Virtual Reality, not to be confused with Augmented Reality, is taking the world by storm. While it may seem like something straight out of a science fiction novel, it’s actually an older invention than some might think.
VR’s Twists and Turns
Originally an audiovisual experiment from the 1960s conducted by American filmmaker, Morton Heiling, the nifty little headset offered an immersive, although non-interactive experience that featured surround sound and full colour. Of course, Heiling had conducted several experiments previously, including in 1956, when he built a small booth that could fit up to four people at a time. Like his headset, the booth featured sound and video but also included tactile experiences like the sensation of wind or shaking.
Decades later, in the 1990s and noughties, reputable gaming companies such as Sega and Nintendo released their own VR equipment. Initially presented as arcade games, the companies eventually decided to make consoles players could use from home, similar to Heiling’s original headset model.
Unfortunately for these companies, the VR campaign was a flop. Due to the lacklustre graphics, shoddy software, and generally uncomfortable equipment, consumers simply weren’t ready or interested in immersing themselves in digitally constructed worlds when they could enjoy the exact same thing in real life.
It wasn’t until the rise of the internet that VR started to make sense for consumers. One project, in particular, Oculus Rift, rose to success around 2012. Independently funded by Kickstarter, a young team of entrepreneurs raised over two million dollars to create a comfortable VR headset complete with excellent graphics and immersive, cinematic qualities. Oculus Rift was bought by Facebook, and since then, has become one of the key pieces of equipment used in VR gaming.
While VR isn’t in everyone’s homes the way a gaming console or cell phone might be, it is, without a doubt, on the rise (again.)
The most interesting thing about VR is the fact that it seems to offer something for everyone. While VR has influenced the evolution of video games, it could also be used to travel, create new spaces, experience concerts, and visit friends all over the world in the blink of an eye. But for now, let’s focus on what virtual reality can do for gaming.
Virtual Reality Immersive Experience
By occupying visual, audio, and sometimes, even tactile senses with VR equipment, players can completely immerse themselves. Luckily, the graphic quality of these games has greatly improved since the last time VR was on the market, so the visuals are much more majestic and complete than a glitchy sunset.
One online video game that trailblazer the world of virtual reality was Second Life, a role-playing game where users can create avatars and live “a second life” apart from the life they lead in reality.
For the nearly twenty years that the game has been active, Second Life provided a haven for people to experiment with their personal representation, how they interact with others, and simulate plans for the future. In recent years, the game has seen a spike of interest from artists and after the metaverse announcement, investors. Namely, High Fidelity.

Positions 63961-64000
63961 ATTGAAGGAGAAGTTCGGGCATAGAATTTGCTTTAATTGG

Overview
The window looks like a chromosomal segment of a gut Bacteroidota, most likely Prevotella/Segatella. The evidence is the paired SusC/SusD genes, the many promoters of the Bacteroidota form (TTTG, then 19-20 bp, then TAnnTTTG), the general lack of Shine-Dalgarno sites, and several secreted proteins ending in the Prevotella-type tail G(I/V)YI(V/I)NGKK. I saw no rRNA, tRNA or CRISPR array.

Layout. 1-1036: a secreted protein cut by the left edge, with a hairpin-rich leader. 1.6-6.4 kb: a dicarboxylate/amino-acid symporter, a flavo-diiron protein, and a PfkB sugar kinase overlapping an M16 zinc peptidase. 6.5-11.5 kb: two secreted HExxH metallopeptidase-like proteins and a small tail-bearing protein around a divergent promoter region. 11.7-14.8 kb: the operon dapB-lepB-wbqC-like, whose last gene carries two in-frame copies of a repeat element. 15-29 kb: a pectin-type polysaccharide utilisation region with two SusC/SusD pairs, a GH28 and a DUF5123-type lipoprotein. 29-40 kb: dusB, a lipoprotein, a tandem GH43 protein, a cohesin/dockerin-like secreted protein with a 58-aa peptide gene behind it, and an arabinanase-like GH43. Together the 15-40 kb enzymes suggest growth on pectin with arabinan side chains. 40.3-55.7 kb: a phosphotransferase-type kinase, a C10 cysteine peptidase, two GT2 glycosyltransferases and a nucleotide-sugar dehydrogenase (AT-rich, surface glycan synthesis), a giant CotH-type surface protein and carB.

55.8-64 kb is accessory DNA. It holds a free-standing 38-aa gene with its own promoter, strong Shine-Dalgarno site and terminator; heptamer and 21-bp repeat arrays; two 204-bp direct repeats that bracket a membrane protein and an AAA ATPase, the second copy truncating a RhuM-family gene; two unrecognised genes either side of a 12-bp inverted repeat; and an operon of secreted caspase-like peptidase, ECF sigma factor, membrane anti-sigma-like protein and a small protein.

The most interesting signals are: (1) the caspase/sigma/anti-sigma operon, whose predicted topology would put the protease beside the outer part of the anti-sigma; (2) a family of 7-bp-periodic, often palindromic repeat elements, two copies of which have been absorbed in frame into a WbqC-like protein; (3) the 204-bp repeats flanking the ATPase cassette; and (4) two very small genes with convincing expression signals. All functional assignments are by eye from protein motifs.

Besides the experimental value VR has in online platforms like Second Life, VR’s immersive experience has also greatly enhanced adrenaline-pumping action-adventure games like Half-Life: Alyx and Vader Immortal, which gives the gaming experience a larger than life cinematic experience.
Virtual reality isn’t just for adventure games or simulations. The online gaming industry has also gotten involved in using Virtual reality technology to enhance their clients’ gaming experience. For example, the online poker company, PokerStars, has dived into VR development to make online gaming a more social experience.
Like many gaming companies, PokerStars uses Oculus Rift to create completely immersive experiences from sleek space stations to opulent yachts. PokerStars VR also offers players virtual environments where they can pick up tells as naturally as playing live. While the rich environments are certainly nothing to complain about, the company explains how the most important aspect of their VR experience is socialization.
Due to poker’s subtle nature, VR does an excellent job of capturing the nuanced body language players wouldn’t normally see if they were looking at the traditional overhead tabletop view. It also restores poker of its original, dicey charm that people love to play it for.
VR technology also streamlines a lot of awkward glitches that happen in traditional gameplay, like picking up objects, entering new spaces, and feeling the weight of a character’s actions.
Superhot, for example, has exceeded players’ expectations for an immersive gaming experience when it went VR months after its original release. The beautiful collision between the crisp, icy-white background and the protagonist’s red-hot, geometric figure create a stunning 360 experience for players.
While the 360 aspects may sound a bit nauseating for people with motion sickness, experts claim that VR actually softens the side effect more than traditional video games. That’s because VR mimics the reality people are used to experiencing, so they are less likely to experience vertigo.
Due to its accessibility, virtual reality experience in real life might attract new audiences who are curious to dip their feet into the world of gaming.